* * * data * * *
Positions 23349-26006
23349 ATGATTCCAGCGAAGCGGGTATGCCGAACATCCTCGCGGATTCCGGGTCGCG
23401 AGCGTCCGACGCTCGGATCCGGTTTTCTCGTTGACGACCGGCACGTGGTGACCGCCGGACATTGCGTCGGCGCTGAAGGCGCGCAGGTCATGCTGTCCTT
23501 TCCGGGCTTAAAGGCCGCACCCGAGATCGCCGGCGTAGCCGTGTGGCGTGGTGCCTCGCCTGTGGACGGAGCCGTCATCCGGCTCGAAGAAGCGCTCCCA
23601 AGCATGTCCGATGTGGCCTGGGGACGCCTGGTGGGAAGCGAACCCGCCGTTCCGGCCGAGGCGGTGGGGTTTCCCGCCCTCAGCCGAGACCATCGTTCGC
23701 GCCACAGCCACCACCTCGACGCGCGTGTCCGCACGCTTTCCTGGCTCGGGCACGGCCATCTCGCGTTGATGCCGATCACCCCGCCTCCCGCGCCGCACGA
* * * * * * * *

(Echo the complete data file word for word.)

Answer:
Positions 23349-26006
23349 ATGATTCCAGCGAAGCGGGTATGCCGAACATCCTCGCGGATTCCGGGTCGCG
23401 AGCGTCCGACGCTCGGATCCGGTTTTCTCGTTGACGACCGGCACGTGGTGACCGCCGGACATTGCGTCGGCGCTGAAGGCGCGCAGGTCATGCTGTCCTT
23501 TCCGGGCTTAAAGGCCGCACCCGAGATCGCCGGCGTAGCCGTGTGGCGTGGTGCCTCGCCTGTGGACGGAGCCGTCATCCGGCTCGAAGAAGCGCTCCCA
23601 AGCATGTCCGATGTGGCCTGGGGACGCCTGGTGGGAAGCGAACCCGCCGTTCCGGCCGAGGCGGTGGGGTTTCCCGCCCTCAGCCGAGACCATCGTTCGC
23701 GCCACAGCCACCACCTCGACGCGCGTGTCCGCACGCTTTCCTGGCTCGGGCACGGCCATCTCGCGTTGATGCCGATCACCCCGCCTCCCGCGCCGCACGA